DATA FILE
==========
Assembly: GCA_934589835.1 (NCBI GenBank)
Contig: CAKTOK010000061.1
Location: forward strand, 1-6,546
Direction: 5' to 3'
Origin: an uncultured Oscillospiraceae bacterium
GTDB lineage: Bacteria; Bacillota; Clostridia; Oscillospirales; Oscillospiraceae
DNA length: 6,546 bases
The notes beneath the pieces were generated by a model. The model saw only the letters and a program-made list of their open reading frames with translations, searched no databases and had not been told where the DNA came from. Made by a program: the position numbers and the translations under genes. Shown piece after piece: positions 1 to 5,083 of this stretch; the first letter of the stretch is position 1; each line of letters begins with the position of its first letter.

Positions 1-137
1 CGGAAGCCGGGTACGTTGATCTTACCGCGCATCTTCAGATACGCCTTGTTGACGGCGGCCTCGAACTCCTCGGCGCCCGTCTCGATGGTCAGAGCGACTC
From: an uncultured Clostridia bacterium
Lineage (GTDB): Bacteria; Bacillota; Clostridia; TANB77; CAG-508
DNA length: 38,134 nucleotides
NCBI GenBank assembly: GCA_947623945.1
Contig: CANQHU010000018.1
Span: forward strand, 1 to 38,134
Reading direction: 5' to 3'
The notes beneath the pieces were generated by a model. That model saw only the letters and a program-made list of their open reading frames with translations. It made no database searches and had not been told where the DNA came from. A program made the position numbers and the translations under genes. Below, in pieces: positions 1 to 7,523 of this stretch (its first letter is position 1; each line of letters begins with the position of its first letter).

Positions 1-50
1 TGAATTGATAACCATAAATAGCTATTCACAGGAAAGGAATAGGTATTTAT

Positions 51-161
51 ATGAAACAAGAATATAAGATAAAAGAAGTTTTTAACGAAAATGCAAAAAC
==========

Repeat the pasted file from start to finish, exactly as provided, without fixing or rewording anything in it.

Assembly: GCA_934589835.1 (NCBI GenBank)
Contig: CAKTOK010000061.1
Location: forward strand, 1-6,546
Direction: 5' to 3'
Origin: an uncultured Oscillospiraceae bacterium
GTDB lineage: Bacteria; Bacillota; Clostridia; Oscillospirales; Oscillospiraceae
DNA length: 6,546 bases
The notes beneath the pieces were generated by a model. The model saw only the letters and a program-made list of their open reading frames with translations, searched no databases and had not been told where the DNA came from. Made by a program: the position numbers and the translations under genes. Shown piece after piece: positions 1 to 5,083 of this stretch; the first letter of the stretch is position 1; each line of letters begins with the position of its first letter.

Positions 1-137
1 CGGAAGCCGGGTACGTTGATCTTACCGCGCATCTTCAGATACGCCTTGTTGACGGCGGCCTCGAACTCCTCGGCGCCCGTCTCGATGGTCAGAGCGACTC
From: an uncultured Clostridia bacterium
Lineage (GTDB): Bacteria; Bacillota; Clostridia; TANB77; CAG-508
DNA length: 38,134 nucleotides
NCBI GenBank assembly: GCA_947623945.1
Contig: CANQHU010000018.1
Span: forward strand, 1 to 38,134
Reading direction: 5' to 3'
The notes beneath the pieces were generated by a model. That model saw only the letters and a program-made list of their open reading frames with translations. It made no database searches and had not been told where the DNA came from. A program made the position numbers and the translations under genes. Below, in pieces: positions 1 to 7,523 of this stretch (its first letter is position 1; each line of letters begins with the position of its first letter).

Positions 1-50
1 TGAATTGATAACCATAAATAGCTATTCACAGGAAAGGAATAGGTATTTAT

Positions 51-161
51 ATGAAACAAGAATATAAGATAAAAGAAGTTTTTAACGAAAATGCAAAAAC